Another hair memory: Do you remember when I got head lice my senior year? It was awful. I had been determined I had lice for weeks. You could never find any. I found a bug on my bed, and you finally conceded I had it. At that time I had my "Pretty Woman" hair. It was big and long and thick. I thought it was wonderful! You and Dad stayed up until after midnight combing through the massive amount of hair I had to get rid of the critters. Yikes. You begged me to just let you cut it so you wouldn't have so much to comb through. I refused. And, of course, a year later I insisted on you cutting it off! Typical.
Speaking of hair: Remember New Year's Eve when Sabra & I decided to color my hair? We gave no indication of our plans for that night. I came home with red hair, but what's more I had a red scalp. All you said was "Well, it looks like you had fun tonight." You are apparently much better at refraining from laughing than I am....
Remember when you and Dad were out of town, and I had a wreck? I decided to wait until you got home to tell you, so I wouldn't ruin your fun. I was such a thoughtful child... Like a typical dorky teenager I went to drag main with my friends the night you were expected home. By the time I got home, you had already heard about the wreck. Never underestimate the small town grapevine. I had decided I would wait until the morning to tell you both at once, since Dad had already went to bed. You kept asking "What else happened while we were gone?" I finally broke, and said "How did you know?" Procrastinating did not serve me well on that occasion... But in hindsight, your patience amazes me. I probably would have ripped into me the second I walked in the door if I were you.
Remember sitting up and talking to me when I got home at night? You would always sleep on the couch until I got home, then you'd sit up and talk to me about all my adventures for the evening...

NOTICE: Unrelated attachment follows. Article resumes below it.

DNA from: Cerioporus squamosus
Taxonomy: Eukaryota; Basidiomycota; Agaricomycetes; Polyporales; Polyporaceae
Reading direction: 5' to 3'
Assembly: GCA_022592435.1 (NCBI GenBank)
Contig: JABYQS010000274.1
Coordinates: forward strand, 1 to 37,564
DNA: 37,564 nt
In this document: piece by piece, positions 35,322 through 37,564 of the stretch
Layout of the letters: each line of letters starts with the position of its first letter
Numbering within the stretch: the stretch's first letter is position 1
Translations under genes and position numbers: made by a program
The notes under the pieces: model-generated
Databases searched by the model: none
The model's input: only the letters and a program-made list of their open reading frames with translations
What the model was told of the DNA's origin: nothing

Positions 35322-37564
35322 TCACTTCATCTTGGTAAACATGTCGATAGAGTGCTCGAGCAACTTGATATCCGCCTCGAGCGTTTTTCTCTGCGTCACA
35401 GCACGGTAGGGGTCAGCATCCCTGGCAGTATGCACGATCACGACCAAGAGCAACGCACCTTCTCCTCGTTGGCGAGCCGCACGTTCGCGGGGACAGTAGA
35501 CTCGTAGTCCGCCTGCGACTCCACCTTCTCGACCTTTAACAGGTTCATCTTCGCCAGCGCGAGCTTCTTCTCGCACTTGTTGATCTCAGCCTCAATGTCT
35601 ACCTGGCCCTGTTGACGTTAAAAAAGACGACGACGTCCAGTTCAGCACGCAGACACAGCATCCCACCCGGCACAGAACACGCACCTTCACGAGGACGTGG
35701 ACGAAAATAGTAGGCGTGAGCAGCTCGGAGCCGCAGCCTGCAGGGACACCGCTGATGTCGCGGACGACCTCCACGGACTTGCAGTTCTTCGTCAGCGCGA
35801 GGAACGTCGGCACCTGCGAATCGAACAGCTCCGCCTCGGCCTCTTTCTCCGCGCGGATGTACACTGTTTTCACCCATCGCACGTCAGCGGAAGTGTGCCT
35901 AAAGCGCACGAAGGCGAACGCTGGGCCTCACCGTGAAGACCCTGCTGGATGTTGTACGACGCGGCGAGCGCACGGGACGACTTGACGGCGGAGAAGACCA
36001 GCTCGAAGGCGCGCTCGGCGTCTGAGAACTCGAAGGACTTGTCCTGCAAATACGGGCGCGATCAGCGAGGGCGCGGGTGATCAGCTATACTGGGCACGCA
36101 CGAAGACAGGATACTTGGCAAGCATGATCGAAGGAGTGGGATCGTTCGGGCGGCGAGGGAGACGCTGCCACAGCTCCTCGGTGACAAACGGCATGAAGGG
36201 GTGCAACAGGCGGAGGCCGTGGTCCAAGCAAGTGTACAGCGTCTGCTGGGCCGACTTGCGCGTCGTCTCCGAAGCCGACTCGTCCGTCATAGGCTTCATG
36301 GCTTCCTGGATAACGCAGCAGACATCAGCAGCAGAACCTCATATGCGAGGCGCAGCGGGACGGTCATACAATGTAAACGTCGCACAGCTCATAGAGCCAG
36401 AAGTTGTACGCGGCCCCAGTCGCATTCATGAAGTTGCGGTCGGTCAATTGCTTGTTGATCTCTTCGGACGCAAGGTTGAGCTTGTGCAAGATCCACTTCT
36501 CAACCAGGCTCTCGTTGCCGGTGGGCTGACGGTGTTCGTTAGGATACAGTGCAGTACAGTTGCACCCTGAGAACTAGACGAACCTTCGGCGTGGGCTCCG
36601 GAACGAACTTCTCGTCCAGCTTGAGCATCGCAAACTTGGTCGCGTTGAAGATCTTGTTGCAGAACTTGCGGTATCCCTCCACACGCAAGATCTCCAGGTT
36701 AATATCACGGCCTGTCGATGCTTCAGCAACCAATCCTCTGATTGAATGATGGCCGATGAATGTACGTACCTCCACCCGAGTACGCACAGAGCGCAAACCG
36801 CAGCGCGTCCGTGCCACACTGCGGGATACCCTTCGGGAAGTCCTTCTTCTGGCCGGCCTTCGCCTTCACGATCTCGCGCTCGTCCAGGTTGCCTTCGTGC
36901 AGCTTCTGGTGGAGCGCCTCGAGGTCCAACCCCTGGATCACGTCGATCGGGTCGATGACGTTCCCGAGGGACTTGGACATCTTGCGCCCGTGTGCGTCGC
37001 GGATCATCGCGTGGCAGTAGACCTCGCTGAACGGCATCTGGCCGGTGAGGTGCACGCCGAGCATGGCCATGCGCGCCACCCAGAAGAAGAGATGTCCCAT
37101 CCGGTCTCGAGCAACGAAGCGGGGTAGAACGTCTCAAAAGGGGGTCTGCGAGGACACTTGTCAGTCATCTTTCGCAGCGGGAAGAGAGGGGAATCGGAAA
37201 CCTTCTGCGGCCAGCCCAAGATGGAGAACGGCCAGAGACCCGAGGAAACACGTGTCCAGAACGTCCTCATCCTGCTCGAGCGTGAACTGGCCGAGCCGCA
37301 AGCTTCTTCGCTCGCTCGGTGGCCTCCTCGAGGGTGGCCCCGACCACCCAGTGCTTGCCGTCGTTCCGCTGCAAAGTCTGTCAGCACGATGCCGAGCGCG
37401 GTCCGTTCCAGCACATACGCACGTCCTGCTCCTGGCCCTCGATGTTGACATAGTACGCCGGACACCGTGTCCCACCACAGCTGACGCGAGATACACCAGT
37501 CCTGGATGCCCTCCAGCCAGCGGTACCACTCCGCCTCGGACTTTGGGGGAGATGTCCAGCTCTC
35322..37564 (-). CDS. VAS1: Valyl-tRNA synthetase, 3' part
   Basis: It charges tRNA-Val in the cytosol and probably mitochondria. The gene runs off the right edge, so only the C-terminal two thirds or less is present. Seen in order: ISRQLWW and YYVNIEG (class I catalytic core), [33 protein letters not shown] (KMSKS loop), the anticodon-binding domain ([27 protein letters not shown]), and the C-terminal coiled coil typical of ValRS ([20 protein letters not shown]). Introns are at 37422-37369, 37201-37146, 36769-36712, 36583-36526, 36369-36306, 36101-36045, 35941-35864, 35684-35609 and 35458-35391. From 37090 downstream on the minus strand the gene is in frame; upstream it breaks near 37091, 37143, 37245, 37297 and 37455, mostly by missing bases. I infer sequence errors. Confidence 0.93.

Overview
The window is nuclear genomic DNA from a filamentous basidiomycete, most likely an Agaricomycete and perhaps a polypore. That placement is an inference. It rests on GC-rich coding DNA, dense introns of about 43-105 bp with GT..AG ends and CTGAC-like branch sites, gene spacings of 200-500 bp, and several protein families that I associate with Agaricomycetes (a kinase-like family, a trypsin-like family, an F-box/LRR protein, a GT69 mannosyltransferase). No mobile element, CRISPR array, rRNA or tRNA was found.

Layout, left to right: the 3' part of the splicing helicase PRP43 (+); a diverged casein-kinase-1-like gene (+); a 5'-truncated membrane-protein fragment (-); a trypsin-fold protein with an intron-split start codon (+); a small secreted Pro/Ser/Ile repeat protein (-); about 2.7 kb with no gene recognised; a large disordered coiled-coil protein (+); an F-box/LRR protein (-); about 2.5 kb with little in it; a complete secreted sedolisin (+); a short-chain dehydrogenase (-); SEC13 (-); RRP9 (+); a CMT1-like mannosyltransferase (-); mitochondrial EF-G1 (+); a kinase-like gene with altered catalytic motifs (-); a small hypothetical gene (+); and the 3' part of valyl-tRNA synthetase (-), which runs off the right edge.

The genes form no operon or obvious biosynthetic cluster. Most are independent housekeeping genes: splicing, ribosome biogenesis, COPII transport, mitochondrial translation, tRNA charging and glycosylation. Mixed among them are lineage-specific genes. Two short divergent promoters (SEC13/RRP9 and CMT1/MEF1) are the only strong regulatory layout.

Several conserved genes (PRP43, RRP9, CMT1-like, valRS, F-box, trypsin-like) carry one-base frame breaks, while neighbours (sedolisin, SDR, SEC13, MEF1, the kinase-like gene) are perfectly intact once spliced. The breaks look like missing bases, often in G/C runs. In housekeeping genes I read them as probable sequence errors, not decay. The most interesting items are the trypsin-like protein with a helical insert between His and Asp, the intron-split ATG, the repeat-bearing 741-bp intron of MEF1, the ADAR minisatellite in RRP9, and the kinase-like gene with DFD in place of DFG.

Remember how cranky I was (read here: am) in the mornings? You used to come in singing "Good morning, Good morning!" And I would be rude and mumble and roll over....You used to let me eat whatever I wanted for breakfast...As long as I actually got out of bed and ate it. I remember eating lots of chocolate cake for breakfast.
Remember taking walks and looking for rocks and arrow heads?
Remember sticking our feet in the Kiowa and feeling the minnows nibble on our toes and ankles?
Remember eating Schwann's ice cream bars on the back porch on a hot summer day?
Remember when you let me buy the trampoline? I swear I was more ecstatic over that crazy thing than my first car.
Remember laying on the trampoline and watching the stars. I had the best conversations with you and Dad on that trampoline.
Hey, Mom, I have tons of other memories, and I could ramble on all day. But, it is getting late, and I'm struggling to make sense. Keep your eye out for more "Mom" memories.
After all, I gotta make up for the lack of a card in the mail!
Oh wait! I'm not through picking on you yet! You also taught me the skill of the guilt trip. There is something to be said for a skillfully laid guilt trip. It's amazing what can be accomplished through a few well chosen, gently spoken words! "Pack your bags....We're going on a guilt trip!" Oh, I crack me up...I think it's the delirium...
I love you, Mom. I thank God that he picked you for my mommy. I hope you had a wonderful day with your mommy today. Talk to you in the morning!